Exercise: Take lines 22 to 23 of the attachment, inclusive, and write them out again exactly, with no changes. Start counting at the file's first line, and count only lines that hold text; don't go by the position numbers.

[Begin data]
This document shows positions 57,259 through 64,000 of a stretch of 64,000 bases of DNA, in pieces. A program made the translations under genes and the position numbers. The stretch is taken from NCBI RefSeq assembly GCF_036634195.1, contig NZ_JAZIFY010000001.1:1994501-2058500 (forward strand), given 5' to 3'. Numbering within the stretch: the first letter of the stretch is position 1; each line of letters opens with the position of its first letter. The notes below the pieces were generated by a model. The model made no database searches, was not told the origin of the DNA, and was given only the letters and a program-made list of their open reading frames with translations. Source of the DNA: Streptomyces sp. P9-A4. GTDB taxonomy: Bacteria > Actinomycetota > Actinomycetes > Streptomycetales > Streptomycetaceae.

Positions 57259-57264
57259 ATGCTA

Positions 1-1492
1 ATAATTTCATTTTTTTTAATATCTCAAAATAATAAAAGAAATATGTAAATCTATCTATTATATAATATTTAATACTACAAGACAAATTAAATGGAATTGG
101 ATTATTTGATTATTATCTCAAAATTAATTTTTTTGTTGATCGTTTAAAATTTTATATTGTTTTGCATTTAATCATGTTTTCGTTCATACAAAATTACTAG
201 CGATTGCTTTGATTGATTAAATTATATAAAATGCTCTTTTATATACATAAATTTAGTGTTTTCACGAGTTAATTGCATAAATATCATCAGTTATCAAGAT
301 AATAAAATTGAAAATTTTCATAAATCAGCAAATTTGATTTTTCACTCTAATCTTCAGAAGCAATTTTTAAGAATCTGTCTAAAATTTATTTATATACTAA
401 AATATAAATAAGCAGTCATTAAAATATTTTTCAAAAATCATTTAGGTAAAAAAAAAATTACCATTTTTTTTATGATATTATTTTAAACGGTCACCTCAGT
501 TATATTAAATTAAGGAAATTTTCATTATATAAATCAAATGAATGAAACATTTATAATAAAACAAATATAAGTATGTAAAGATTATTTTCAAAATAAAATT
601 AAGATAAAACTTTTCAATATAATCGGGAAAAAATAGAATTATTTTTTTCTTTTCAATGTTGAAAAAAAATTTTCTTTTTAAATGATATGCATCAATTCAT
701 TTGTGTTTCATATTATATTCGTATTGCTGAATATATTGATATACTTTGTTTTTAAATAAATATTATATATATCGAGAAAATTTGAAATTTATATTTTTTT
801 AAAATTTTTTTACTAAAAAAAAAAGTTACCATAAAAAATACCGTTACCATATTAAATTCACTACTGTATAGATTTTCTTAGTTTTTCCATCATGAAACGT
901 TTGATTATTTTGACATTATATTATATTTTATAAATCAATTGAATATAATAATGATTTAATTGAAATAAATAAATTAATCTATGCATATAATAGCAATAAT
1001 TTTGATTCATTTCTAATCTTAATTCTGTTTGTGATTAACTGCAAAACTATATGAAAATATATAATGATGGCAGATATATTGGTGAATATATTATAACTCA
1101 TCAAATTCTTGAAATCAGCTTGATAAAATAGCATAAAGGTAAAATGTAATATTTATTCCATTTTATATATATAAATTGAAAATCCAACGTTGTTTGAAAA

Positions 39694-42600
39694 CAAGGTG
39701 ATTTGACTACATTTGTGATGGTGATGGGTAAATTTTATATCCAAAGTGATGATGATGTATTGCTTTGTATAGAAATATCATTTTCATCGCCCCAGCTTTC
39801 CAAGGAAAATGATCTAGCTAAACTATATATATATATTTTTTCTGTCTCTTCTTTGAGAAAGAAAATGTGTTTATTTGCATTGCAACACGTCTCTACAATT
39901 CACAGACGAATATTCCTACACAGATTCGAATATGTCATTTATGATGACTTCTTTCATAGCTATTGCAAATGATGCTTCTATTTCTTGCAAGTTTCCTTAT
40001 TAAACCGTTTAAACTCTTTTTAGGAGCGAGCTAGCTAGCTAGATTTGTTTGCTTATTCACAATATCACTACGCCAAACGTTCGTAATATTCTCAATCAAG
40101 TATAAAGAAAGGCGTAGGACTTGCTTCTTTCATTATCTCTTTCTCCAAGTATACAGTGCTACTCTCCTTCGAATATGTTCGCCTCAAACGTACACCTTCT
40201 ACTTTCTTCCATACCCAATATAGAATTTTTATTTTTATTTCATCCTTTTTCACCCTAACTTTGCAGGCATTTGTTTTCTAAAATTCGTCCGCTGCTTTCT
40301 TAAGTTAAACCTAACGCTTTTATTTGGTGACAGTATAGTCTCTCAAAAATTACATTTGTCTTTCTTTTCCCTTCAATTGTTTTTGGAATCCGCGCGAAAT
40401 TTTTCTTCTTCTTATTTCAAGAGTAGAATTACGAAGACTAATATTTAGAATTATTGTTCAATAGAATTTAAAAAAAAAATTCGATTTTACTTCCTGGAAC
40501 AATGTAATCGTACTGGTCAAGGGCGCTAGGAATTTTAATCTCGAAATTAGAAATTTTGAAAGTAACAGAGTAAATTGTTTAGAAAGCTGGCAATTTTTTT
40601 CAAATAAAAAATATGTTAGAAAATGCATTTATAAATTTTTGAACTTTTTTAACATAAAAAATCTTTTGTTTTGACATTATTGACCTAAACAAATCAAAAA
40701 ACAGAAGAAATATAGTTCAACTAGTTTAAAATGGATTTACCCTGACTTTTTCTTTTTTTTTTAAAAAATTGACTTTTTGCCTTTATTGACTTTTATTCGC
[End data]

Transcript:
40001 TAAACCGTTTAAACTCTTTTTAGGAGCGAGCTAGCTAGCTAGATTTGTTTGCTTATTCACAATATCACTACGCCAAACGTTCGTAATATTCTCAATCAAG
40101 TATAAAGAAAGGCGTAGGACTTGCTTCTTTCATTATCTCTTTCTCCAAGTATACAGTGCTACTCTCCTTCGAATATGTTCGCCTCAAACGTACACCTTCT